Footnotes came largely from a paper on wine chemistry. The finished product is completely meaningless.
The university where I claim to work doesn’t exist. Nor do the Nepean Desert or my co-author. Software that catches plagiarism identified 67 per cent of my paper as stolen (and that’s missing some). And geology and blood work don’t mix, even with my invention of seismic platelets.
I submitted the faux science to 18 journals, and waited.
Predators moved in fast. Acceptances started rolling in within 24 hours of my submission, from journals wishing to publish the work of this young geologist at the University of Ottawa-Carleton.
First came the Merit Research Journal of Agricultural Science and Soil Sciences, which claims it sent me to “peer review” by an independent expert in the field who gave me a glowing review. It laid out my article and was ready to post it online 48 hours after submission — for $500.
That’s cheap. The going rate at genuine journals is $1,000 to $5,000.
I didn’t pay.
There are seven more acceptances from the International Journal of Science and Technology, Science Journal of Agricultural Research and Management, the International Journal of Current Research, Science Park, Australian Journal of Basic and Applied Research (actually based in Jordan), American Journal of Scientific Research, and International Journal of Latest Research in Engineering and Computing. Yes, “Latest.” Makes you wonder what other kind there is.
Several others are still considering and a couple are silent and appear to have shut down.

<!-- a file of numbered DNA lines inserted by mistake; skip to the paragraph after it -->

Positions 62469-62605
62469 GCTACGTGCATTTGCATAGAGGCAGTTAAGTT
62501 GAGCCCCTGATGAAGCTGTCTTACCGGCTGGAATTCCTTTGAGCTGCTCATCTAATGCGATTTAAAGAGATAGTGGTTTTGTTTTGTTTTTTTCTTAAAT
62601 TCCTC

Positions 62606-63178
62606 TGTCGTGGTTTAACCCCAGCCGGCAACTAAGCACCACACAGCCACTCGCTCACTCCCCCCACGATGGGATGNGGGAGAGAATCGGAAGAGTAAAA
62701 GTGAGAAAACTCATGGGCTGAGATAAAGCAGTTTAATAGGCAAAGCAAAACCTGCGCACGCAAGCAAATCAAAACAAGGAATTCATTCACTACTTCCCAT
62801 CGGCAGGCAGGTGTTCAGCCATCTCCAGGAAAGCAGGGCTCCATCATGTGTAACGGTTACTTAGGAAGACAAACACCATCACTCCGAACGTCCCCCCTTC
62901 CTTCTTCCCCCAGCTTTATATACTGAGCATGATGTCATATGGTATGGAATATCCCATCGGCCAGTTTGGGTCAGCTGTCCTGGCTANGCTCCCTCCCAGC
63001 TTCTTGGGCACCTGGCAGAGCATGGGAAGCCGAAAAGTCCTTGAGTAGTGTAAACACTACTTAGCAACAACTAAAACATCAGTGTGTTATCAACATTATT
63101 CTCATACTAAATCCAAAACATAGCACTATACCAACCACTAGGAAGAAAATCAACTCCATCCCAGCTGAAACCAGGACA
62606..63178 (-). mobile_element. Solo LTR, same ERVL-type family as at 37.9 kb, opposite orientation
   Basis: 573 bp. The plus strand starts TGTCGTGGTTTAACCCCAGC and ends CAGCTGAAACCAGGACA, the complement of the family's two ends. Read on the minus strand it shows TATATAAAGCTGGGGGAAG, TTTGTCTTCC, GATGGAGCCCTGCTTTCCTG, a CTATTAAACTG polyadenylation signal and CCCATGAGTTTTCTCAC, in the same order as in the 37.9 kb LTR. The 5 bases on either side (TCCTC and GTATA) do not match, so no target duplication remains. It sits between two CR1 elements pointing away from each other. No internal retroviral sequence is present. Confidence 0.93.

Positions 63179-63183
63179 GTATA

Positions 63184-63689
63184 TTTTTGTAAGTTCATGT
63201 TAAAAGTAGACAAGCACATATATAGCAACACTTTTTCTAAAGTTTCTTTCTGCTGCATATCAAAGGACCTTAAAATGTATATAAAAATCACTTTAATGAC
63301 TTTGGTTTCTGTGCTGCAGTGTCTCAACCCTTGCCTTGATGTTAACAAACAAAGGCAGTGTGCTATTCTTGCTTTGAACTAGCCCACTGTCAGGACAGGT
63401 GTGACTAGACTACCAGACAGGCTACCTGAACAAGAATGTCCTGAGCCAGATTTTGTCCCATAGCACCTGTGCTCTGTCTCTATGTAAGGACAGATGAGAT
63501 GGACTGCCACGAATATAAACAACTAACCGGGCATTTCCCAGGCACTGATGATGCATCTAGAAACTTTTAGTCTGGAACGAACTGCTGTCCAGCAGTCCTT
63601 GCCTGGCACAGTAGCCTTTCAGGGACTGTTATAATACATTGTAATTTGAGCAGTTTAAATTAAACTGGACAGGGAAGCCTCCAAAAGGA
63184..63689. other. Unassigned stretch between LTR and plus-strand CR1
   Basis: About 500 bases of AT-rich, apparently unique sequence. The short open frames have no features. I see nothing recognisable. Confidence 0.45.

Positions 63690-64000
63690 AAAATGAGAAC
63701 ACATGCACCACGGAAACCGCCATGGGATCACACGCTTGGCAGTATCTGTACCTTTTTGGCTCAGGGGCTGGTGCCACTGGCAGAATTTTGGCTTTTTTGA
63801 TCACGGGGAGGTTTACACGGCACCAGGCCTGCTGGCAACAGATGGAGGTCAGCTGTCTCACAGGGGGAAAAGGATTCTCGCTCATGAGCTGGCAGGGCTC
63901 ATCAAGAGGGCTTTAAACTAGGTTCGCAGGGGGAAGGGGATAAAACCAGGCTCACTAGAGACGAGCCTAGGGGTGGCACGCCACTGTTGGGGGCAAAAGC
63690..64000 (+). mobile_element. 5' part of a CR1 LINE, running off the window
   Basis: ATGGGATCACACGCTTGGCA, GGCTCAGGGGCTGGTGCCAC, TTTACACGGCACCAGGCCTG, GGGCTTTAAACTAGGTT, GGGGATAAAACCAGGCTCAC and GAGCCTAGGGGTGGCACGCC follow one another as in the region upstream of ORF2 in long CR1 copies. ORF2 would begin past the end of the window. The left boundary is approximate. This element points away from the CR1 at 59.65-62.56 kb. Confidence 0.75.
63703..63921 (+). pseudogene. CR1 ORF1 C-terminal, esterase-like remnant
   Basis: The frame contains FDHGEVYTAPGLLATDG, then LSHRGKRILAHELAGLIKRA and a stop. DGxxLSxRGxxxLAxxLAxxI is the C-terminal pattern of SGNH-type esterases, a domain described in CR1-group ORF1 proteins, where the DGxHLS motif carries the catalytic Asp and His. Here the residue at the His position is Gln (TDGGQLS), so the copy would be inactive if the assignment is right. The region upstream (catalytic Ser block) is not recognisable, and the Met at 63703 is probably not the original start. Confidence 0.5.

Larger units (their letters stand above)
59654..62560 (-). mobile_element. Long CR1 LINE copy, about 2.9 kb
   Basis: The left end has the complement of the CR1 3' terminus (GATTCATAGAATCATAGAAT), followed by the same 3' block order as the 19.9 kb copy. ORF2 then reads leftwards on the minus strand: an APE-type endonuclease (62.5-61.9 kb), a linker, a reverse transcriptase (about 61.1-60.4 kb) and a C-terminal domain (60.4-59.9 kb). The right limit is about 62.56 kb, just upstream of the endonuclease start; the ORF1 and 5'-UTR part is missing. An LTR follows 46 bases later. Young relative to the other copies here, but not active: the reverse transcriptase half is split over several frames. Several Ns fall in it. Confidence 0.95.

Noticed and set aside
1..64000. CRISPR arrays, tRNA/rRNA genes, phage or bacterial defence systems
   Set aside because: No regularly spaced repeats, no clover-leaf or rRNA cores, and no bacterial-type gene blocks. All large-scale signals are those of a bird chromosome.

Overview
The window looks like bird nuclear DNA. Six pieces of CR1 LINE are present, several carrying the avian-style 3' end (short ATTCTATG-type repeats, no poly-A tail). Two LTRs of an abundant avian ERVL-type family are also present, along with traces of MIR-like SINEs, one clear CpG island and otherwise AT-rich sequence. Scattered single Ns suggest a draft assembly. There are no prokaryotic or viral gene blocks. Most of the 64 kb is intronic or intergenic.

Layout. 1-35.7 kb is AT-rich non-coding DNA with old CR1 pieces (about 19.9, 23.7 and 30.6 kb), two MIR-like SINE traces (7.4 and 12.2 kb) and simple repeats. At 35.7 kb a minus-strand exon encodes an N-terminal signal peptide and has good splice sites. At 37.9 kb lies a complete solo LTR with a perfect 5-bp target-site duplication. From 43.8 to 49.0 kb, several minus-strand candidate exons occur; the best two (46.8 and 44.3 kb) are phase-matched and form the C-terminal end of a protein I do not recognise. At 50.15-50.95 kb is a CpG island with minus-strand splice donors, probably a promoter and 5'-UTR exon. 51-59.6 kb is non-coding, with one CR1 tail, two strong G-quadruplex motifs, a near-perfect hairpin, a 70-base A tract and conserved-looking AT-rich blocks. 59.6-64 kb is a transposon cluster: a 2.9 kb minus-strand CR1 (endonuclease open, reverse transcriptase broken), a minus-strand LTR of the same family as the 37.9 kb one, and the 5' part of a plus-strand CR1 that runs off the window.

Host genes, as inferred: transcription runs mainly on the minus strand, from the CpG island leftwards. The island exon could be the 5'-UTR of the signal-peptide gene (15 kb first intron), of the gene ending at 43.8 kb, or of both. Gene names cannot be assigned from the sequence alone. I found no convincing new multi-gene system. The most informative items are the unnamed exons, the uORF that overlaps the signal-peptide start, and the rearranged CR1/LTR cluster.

Only two turned me down, for plagiarism. And one of these will turn a blind eye and publish anyway if I just tweak it a bit.
The acceptances came embarrassingly fast. A real journal needs weeks at the very least to ask reviewers — outside experts — to check an author’s work.
I wrote back to one of these publishers explaining that my work was “bilge” and the conclusions don’t stand up.
The journal wrote right back offering to tweak a few passages and publish anyway. And by the way, it asked, where’s the $500?
At the University of Saskatchewan, medical professor Roger Pierson wonders how can scientists trust the journal system to share knowledge.
“Basically you can’t any more,” he said, except for a stable of well-known journals from identifiable professional societies, where members recognize ethical work is in all their best interests.
He had just spent time with the committee that oversees tenure and promotions at his university.
“We had three cases where people had published things in what were obviously predatory journals, and they didn’t think anything was wrong with that.
“The reality though is that these (fake journals) are used for promotion and tenure by people who really shouldn’t be there. The world is changing fast … It’s a big problem.”
And taxpayers wonder if the university system is broken.
I don’t know of a better system than vigorous and brutal peer-review, but universities are rapidly becoming redundant in their quest for meaningless metrics.
And for any university to claim they are global, geography shouldn’t be a factor.